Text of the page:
Every so often, I go through symphony envy…
I’m older than Beethoven was when he wrote his first symphony, but younger than Brahms by the time he finished his initial contribution to the genre, so maybe it’s just a part of the phase of life I’m in now–a desire to work on big, meaningful projects that really define who I am as a musician and a human being.
It might be that I’ve been running across symphony references–today is Phillip Glass’ birthday, and the American Composer’s Orchestra is giving the premiere of his Ninth Symphony in New York (I won’t be there… we have band rehearsal in Oklahoma). Additionally, my facebook friend David Sartor, whose music I have been admiring of late, posted that he has begun working on a Symphony No. 1, despite not having a commission, because he feels like he needs to do that. David is somewhat older and more established as a composer than I am, but I understand the desire to tackle this genre, whether the results are immediately wanted or not. A respondent to David’s facebook post said that if he wrote his symphony for band instead of orchestra, he’d have plenty of opportunities for performance, which is probably true. Last, I just finished reading Nicholas Tawa’s new book The Great American Symphony. As I read about some pieces that I’ve loved for years and some that are unfamiliar to me, I came to realize what an American thing it actually is to write a symphony.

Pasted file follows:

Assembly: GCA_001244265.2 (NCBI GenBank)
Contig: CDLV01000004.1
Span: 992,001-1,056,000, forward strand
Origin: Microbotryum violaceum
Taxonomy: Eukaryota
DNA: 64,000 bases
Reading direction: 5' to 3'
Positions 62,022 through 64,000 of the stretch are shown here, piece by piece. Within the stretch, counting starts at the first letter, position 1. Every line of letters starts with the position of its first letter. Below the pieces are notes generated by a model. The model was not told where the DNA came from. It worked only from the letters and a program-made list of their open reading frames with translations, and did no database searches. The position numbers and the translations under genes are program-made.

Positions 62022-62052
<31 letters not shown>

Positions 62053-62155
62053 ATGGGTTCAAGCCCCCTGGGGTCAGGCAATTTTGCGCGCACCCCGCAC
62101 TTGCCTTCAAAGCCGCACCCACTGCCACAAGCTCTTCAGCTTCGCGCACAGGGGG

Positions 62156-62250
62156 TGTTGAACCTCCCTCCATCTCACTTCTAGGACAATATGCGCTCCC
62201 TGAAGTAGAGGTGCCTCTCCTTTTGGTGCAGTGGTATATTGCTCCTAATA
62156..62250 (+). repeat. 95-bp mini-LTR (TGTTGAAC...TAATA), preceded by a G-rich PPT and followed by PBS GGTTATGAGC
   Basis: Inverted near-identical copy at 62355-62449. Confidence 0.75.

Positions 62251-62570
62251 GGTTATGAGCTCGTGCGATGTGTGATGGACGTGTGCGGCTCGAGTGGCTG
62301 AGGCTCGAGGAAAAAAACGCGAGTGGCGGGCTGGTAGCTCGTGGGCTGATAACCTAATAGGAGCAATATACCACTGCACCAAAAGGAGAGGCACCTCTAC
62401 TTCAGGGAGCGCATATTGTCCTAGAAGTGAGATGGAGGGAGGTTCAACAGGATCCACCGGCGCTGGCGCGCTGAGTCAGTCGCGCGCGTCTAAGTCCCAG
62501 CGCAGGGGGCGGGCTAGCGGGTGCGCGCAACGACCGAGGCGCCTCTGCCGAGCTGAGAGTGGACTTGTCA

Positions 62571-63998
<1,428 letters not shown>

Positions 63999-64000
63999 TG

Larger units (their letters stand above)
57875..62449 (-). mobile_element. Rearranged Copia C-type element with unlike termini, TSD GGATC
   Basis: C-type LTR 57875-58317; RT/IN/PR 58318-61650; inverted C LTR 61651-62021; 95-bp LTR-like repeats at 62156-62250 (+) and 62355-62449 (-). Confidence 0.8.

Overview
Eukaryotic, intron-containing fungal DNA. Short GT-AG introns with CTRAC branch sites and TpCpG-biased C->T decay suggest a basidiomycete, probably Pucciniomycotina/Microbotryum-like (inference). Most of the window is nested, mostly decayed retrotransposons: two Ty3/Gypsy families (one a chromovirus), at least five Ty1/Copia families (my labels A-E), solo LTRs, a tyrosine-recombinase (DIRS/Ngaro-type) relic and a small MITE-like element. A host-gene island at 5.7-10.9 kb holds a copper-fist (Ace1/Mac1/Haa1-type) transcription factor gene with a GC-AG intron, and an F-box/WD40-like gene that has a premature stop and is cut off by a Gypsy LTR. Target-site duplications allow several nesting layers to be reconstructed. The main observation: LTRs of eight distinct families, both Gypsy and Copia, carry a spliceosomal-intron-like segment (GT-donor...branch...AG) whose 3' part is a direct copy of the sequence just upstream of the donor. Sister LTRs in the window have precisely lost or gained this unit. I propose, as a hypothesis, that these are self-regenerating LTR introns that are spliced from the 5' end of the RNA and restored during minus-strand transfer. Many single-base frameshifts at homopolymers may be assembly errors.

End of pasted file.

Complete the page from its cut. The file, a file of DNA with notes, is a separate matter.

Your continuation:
So, first, Phillip Glass. I’ve come to the conclusion that the minimalist label might be incorrect for Glass’s music–his textures are reminiscent of true minimalism, of course, but the structures of his music are not, even in pieces like Wichita Sutra Vortex. Unlike Reich or Riley, they are meditative, but not entrancing. A thought, and I will have to think more about it later. Happy Birthday! and congrats on your premiere tonight, Mr. Glass.
As a performer who has played orchestrally but whose main experience is in band, I wonder if my desire to write a symphony for orchestra, like David Sartor’s, is not a little bit misplaced, or in my case, even a form of betrayal. I have spent my professional life promoting the idea that bands can, should and must play serious original music–like the symphonies for band by Hindemith, Persichetti and Gould–I even wrote my DMA document on a symphony for band (by Donald McGinnis), but I want my first symphony to be for orchestra.
When I wrote my biggest orchestra piece to date, Five Rhythmic Etudes, I had just turned thirty and initially started sketching a symphony–unlike many composers, I have only even made a halting attempt once! The piece turned into something else, and I can see now that I wasn’t ready to write a symphony. If a great college or military band came to me tomorrow with a commission for a symphony, I would probably accept it–all the while wishing the piece was for orchestra. Am I being a traitor to the very movement that has allowed me to participate fully in serious music as a professional? I’ve written some band music over the years–and some of my best pieces are for band–but I’m still not ready to completely admit that I am a “band composer.” As many doors as that might open, it certainly seems to slam others shut. Of course, writing a symphony could have precisely the same effect.
That said, I’m excited about my major project for the first part of the year, a suite for strings. Alongside, I’m cohosting an SCI conference, so I’ll be professionally busy for quite a bit of the year, but 2013 is wide open–if any conductors or patrons are reading this, I’m want to write a symphony, and I won’t do it without a commission: I don’t write anything unless there is a firm promise of a performance. Listen to my music and see what you think, and you know where to find me.